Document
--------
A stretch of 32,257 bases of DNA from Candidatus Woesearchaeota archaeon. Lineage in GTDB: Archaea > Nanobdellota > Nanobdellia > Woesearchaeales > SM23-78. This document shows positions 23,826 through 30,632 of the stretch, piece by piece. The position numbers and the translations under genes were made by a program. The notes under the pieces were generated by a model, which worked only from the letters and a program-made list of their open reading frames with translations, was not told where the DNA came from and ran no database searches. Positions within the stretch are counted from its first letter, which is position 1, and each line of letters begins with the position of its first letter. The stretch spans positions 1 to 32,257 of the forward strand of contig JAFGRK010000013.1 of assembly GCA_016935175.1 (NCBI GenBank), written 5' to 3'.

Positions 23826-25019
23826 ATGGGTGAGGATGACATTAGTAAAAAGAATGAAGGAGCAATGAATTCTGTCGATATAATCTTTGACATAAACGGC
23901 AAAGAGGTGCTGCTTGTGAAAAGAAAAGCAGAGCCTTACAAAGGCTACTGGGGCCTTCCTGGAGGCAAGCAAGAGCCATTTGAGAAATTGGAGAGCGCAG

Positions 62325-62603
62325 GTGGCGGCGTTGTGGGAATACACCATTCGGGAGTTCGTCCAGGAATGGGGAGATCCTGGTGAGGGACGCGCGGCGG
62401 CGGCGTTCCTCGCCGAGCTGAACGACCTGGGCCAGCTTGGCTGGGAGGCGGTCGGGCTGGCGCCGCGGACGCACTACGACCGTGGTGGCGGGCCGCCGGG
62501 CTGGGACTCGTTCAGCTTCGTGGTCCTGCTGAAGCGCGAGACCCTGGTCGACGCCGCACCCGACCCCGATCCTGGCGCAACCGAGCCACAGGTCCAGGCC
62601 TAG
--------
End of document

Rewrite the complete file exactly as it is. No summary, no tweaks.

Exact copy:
A stretch of 32,257 bases of DNA from Candidatus Woesearchaeota archaeon. Lineage in GTDB: Archaea > Nanobdellota > Nanobdellia > Woesearchaeales > SM23-78. This document shows positions 23,826 through 30,632 of the stretch, piece by piece. The position numbers and the translations under genes were made by a program. The notes under the pieces were generated by a model, which worked only from the letters and a program-made list of their open reading frames with translations, was not told where the DNA came from and ran no database searches. Positions within the stretch are counted from its first letter, which is position 1, and each line of letters begins with the position of its first letter. The stretch spans positions 1 to 32,257 of the forward strand of contig JAFGRK010000013.1 of assembly GCA_016935175.1 (NCBI GenBank), written 5' to 3'.

Positions 23826-25019
23826 ATGGGTGAGGATGACATTAGTAAAAAGAATGAAGGAGCAATGAATTCTGTCGATATAATCTTTGACATAAACGGC
23901 AAAGAGGTGCTGCTTGTGAAAAGAAAAGCAGAGCCTTACAAAGGCTACTGGGGCCTTCCTGGAGGCAAGCAAGAGCCATTTGAGAAATTGGAGAGCGCAG

Positions 62325-62603
62325 GTGGCGGCGTTGTGGGAATACACCATTCGGGAGTTCGTCCAGGAATGGGGAGATCCTGGTGAGGGACGCGCGGCGG
62401 CGGCGTTCCTCGCCGAGCTGAACGACCTGGGCCAGCTTGGCTGGGAGGCGGTCGGGCTGGCGCCGCGGACGCACTACGACCGTGGTGGCGGGCCGCCGGG
62501 CTGGGACTCGTTCAGCTTCGTGGTCCTGCTGAAGCGCGAGACCCTGGTCGACGCCGCACCCGACCCCGATCCTGGCGCAACCGAGCCACAGGTCCAGGCC
62601 TAG